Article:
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EXCLUSIVE: '£1million price' on life of 'gang boss' David Hunt revealed

David Hunt High Court

'LONG FELLA' David Hunt leaves the High Court in London during libel trial

A MAN who was branded a major "organised crime boss" by a High Court judge has a £1 million price on his life, it has emerged. David Hunt, 57, was described by Lord Justice Peregrine Simon as the "head of an organised crime network implicated in extreme violence and fraud" across London and the Home Counties in the judgement of a libel trial he lost against The Sunday Times. However, the £1million figure is not a bounty placed on his head, but the amount the property tycoon has insured his life for, we can reveal. The man, allegedly known as the "Long Fella" in gangland circles due to his 6ft5 stature, has insured his life for the sum through Legal and General. The life insurance policy was used as partial security for an around £4million Mr Hunt's company Hunt's (UK) Properties Ltd borrowed from the then Lloyds TSB Bank during the libel trial, which left him with an £805,000 bill for The Sunday Times' legal costs in 2013.

The life insurance policy was taken out in April 2013 and expires in 2028, when Mr Hunt would be 67, according to documents in connection with the lending filed at Companies House. Mr Hunt presides over an around £23million property empire, including a scrap yard in Dagenham, east London and various flats, pubs, restaurants and businesses, according to the latest annual unaudited accounts for the business up to June 2017 filed this March.

Tranquil: David Hunt's firm began selling Woolston Manor Golf and Country Club last year

However, the portfolio may have decreased after he sold his flagship Woolston Manor Golf and Country Club in Abridge, Essex, last August. Mr Hunt tried to sue the newspaper for Libel over a series of articles in 2010 that linked him to the Adams north London organised crime family, the notorious Krays, and branded him a "criminal profiting from the compulsory purchase of land for the Olympic Park paid for by a £20m government fund."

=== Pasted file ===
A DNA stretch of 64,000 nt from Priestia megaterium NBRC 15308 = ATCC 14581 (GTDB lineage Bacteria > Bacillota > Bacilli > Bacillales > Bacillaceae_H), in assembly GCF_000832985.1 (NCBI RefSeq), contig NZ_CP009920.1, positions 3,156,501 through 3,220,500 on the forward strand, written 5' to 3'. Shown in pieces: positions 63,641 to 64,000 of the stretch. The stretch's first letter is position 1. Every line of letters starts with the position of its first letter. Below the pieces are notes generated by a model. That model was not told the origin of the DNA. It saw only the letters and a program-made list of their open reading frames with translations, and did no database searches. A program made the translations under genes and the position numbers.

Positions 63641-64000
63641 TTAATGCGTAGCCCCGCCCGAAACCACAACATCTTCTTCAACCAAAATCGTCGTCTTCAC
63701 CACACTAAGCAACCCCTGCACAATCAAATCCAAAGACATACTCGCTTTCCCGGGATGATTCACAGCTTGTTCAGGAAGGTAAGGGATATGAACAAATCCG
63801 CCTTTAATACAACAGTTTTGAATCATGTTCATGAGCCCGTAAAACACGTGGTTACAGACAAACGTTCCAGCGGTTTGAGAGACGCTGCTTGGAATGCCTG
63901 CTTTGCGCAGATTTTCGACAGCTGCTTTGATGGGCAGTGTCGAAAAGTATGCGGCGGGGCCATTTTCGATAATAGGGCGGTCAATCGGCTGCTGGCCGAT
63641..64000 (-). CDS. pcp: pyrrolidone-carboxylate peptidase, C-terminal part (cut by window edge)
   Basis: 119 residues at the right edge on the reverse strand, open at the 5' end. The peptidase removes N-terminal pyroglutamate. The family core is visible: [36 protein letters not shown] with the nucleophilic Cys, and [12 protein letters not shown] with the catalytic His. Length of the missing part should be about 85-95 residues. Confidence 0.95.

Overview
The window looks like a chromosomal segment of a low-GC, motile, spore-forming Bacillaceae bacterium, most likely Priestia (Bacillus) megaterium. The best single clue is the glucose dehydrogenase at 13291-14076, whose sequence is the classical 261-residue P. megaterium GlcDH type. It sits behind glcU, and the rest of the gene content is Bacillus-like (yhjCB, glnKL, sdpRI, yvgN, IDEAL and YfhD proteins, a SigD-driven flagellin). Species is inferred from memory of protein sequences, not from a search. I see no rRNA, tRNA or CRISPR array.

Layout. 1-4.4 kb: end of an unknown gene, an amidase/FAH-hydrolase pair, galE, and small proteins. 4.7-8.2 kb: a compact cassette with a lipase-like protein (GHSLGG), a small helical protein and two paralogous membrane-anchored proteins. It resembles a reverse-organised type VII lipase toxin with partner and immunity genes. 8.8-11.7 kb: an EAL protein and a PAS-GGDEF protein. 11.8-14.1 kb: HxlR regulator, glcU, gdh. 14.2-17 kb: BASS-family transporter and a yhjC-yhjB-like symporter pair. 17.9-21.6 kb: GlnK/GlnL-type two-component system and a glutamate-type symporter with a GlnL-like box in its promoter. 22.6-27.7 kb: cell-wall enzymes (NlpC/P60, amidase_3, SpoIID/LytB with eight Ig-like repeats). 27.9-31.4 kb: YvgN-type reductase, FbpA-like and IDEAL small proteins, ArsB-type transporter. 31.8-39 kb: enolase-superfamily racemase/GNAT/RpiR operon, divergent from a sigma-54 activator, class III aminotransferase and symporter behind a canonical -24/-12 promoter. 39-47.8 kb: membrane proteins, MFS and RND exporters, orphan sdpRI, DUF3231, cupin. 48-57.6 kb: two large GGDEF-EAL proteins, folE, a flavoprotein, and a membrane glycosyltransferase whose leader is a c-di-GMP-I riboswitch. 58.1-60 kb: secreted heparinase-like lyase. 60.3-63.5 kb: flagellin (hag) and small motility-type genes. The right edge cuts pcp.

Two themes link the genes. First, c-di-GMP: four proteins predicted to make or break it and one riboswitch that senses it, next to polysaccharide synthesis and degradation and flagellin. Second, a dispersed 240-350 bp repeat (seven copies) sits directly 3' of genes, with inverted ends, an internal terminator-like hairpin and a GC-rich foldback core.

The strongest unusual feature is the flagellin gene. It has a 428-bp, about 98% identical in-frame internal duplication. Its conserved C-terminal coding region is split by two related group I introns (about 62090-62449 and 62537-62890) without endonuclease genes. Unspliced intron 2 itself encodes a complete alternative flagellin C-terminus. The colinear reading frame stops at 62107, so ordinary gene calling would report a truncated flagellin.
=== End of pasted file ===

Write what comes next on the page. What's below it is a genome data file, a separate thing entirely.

It later emerged after the leaking of a Met Police 2002 anti-corruption report named Operation Tiberius that investigators had concluded alleged crime syndicates such as the Adams family and Mr Hunt's were able to evade prosecution because they had several corrupt serving and ex detectives working for them and could "infiltrate the force at will." Lord Justice Simon said the Times had not necessarily proved its claims that Mr Hunt was involved in murders and drugs trafficking, but said he was convinced Mr Hunt used violence and intimidation to scare witnesses and avoid prosecutions. Throughout the five-week trial, Mr Hunt was portrayed by his lawyer as a rough diamond businessman, who had built up a legitimate property empire after a tough upbringing in Canning Town, east London, but he was "heartbroken" by the claims. Mr Hunt secured the rest of the Lloyds TSB £4million loan against property including the scrapyard.

He also borrowed £1million from an investment company, run by close friend West Ham Football Club co-owner David Sullivan, 69, which has since been placed into voluntary liquidation. Matthew Jenkins of Hughmans Solicitors, who represents Mr Hunt, said his client continues to deny any involvement in criminality. He said: "Mr Hunt is a legitimate businessman who has never had any involvement in organised crime in any form. "His financial affairs, and those of Hunt’s (UK) Properties Limited, are private." A Legal and General spokeswoman said it was difficult to bar someone from life cover unless they had criminal convictions.

MR MILLION: The life insurance policy as seen on Companies House

She said: "If we identified that someone was a member of an organised crime group during the application or underwriting process we would look to avoid taking the risk but we don’t ask about crime on the application form though, and with a high immediate acceptance rate, with our line application process then this would probably not be possible. "Also we only screen life products once they are underwritten and accepted but secondly we are screening for financial crime convictions rather than allegations of involvement in organised crime." A spokesman for Lloyds Bank, which now administers the loans, said it could not comment on individual customers. He said: "In our dealings with customers, we comply with all the relevant rules and regulations in relation to financial crime and we are subject to regulatory oversight. "Where we ask customers for security, we look at a variety of options which include personal or business assets. This is standard practice across the industry."

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